By James Pence
We are divided. Politics divide us. Religion divides us. You name it, and it seems to divide us.
The divisions that now shape our country’s national dialogue go further back than Trump or Obama, way back before Left Wing and Right Wing or Red states and Blue states. What is playing out in the realms of politics is just a symptom of a greater problem.
We live in a time when the individual and their needs are greater than the common good.
I heard a preacher use an illustration that stuck with me over the years. He said we use to have “People” magazine, then “Us,” then “We,” and followed by “Self.” As the focus has narrowed we have a population that falsely believes what is good for me is what is good for everyone else.
It should disturb us because our Lord said, “A kingdom divided against itself is brought to desolation and a house divided against itself cannot stand,” Matthew 12:25.
More than 150 years ago President Lincoln quoted from that Scripture in one of his inaugural addresses as the nation was ripping apart at the seams during Civil War. We don’t fight each other with rifle and bayonet today, but our discourse is often just as toxic and fuels the fires of division.
Our words reveal our prejudices and point to the hate we harbor deep within us. We once again must find a way to work for the common good in our families, homes, schools, churches and nation.
It was said of President Lyndon Johnson that when he would discuss issues that involved opposing viewpoints he would say, “Come now let us reason together,” quoting from Isaiah 1:18.
If people do not see reasoning, compromising and tolerant people, they will not be drawn to the church doors or the ballot boxes. People have lost faith in the very institutions that once promoted the public welfare and common good of humanity.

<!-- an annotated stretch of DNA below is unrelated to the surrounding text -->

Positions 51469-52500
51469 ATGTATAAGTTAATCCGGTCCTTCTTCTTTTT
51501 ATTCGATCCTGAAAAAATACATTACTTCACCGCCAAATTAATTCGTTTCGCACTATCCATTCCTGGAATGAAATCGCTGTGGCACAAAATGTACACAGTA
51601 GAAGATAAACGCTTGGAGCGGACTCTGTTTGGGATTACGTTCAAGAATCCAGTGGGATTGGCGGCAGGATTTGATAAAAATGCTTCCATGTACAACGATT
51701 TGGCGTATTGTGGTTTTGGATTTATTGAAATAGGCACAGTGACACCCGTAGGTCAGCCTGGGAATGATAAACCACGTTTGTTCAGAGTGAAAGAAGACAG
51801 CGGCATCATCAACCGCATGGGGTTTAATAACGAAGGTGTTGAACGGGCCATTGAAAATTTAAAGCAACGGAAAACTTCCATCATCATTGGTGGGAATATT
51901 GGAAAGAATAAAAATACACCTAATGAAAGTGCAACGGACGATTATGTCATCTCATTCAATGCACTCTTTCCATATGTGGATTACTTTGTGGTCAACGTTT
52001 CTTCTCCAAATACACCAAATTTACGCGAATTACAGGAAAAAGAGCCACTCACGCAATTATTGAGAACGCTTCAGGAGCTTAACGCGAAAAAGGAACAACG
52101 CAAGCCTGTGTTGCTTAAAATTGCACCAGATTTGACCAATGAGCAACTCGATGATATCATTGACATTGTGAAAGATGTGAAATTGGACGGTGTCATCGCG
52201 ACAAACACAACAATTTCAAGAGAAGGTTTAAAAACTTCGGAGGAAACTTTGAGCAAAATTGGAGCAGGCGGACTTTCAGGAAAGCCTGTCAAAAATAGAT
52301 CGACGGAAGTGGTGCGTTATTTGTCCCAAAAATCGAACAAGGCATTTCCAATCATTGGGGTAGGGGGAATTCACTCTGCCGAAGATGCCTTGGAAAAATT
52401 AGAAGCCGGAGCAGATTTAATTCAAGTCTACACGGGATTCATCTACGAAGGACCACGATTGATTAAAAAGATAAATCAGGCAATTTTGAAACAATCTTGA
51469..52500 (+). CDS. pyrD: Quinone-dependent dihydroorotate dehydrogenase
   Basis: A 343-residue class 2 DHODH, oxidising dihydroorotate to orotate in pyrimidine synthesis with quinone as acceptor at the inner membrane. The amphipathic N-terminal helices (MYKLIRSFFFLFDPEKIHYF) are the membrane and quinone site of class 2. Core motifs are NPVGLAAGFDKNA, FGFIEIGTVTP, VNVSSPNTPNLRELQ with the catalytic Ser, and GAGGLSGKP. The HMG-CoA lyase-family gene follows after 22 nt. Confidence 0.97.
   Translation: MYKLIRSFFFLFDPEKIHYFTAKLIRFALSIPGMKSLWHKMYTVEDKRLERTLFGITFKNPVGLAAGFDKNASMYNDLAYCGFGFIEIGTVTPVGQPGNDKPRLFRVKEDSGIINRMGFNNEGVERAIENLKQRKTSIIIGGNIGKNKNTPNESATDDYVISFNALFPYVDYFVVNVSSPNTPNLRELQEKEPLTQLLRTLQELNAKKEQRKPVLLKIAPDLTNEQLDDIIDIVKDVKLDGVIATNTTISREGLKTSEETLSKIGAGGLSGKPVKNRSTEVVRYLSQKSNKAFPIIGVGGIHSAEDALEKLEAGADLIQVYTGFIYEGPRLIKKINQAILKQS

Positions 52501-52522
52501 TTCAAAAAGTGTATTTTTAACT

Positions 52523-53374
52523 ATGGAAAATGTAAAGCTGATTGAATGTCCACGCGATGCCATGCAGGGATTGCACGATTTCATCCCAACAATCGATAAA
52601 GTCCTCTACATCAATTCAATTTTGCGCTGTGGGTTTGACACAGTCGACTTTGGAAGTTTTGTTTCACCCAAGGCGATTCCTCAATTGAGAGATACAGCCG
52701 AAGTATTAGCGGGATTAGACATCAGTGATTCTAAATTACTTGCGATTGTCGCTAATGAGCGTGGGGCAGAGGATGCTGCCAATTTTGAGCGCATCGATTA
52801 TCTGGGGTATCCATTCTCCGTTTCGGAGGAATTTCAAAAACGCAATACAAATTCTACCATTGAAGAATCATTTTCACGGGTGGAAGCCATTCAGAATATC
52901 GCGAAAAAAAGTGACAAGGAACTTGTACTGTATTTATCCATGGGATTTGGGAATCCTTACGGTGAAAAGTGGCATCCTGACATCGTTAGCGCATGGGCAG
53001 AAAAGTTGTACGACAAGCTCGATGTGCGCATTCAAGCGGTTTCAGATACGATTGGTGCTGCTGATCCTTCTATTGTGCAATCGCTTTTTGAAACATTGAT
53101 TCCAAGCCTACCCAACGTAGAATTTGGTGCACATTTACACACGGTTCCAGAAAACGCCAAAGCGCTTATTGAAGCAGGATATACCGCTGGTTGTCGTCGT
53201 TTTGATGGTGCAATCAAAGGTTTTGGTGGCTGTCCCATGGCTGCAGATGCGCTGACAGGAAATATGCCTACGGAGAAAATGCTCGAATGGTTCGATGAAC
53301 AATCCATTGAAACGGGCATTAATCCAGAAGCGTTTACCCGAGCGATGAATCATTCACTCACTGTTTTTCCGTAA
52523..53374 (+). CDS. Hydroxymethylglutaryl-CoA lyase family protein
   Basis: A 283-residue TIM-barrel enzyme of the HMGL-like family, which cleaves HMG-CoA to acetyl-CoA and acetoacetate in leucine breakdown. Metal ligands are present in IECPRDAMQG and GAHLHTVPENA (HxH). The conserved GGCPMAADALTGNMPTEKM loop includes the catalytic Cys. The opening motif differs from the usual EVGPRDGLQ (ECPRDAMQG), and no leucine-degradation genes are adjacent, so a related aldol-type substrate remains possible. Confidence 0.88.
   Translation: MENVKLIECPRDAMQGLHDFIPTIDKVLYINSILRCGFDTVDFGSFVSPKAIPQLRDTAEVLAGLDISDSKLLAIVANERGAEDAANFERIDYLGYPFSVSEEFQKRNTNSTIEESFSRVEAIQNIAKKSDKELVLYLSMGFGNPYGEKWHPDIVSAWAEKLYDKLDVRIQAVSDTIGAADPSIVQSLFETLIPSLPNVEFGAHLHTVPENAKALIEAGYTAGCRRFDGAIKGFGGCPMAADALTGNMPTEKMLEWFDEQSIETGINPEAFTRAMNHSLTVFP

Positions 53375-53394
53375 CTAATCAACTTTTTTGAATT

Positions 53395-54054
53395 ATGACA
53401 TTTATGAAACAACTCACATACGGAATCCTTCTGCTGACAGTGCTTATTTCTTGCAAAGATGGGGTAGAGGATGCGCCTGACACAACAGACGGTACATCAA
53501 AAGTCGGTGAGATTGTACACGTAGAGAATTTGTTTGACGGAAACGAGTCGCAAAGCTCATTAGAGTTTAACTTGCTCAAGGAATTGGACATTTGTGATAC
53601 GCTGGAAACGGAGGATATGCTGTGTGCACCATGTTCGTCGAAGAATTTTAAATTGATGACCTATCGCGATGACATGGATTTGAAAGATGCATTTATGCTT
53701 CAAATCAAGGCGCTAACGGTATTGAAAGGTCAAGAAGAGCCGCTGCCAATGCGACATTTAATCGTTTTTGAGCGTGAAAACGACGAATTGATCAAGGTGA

Churches, schools politicians and even the family are all viewed with suspicion and distrust when they were once seen as bastions of hope and the very fiber that made our society what it was.
In my own life, I have been on the critical side of leaders and institutions far too often, assuming the worst before all the facts had been gathered. What I should be doing is to be on my knees praying for their godly wisdom and guidance.
We need a restoration of common sense, civility, decency and kindness.
I am a member of the local Martinsville/Henry County Ministerial Association. We have pastors from all different ethnic backgrounds, genders and viewpoints. In our roster we can count no less than 290-some churches in the county. Rarely do you see these churches having joint services or even thinking of combining for the survival and advancement of their smaller memberships.
Yet, you do hear of many splits and the starting of hew churches. This may offend some, but it is my belief Henry County does not need another church anywhere. We need the unity of the churches that do exist to fulfill the Great Commission regardless of who gets the glory.
If we are doing what we are supposed to be doing, God will get all the glory anyway. If we can agree that Jesus is Lord and sinners are lost and doomed to eternal destruction without him in their lives, then that is a good common ground upon which to build.
Instead we have some who proclaim the same Jesus as Lord but act as if their church, their way to worship is going to be the only church that makes it to Heaven.
Remember, “a house, (a church), divided against itself cannot stand.” How much better it would be to “come, let us reason together” over the issues we can agree on and let that be our strength.
As with the nation, there is likely more that unites us rather than dividing us further.
James Pence is minister of Pleasant Grove Christian Church of Martinsville.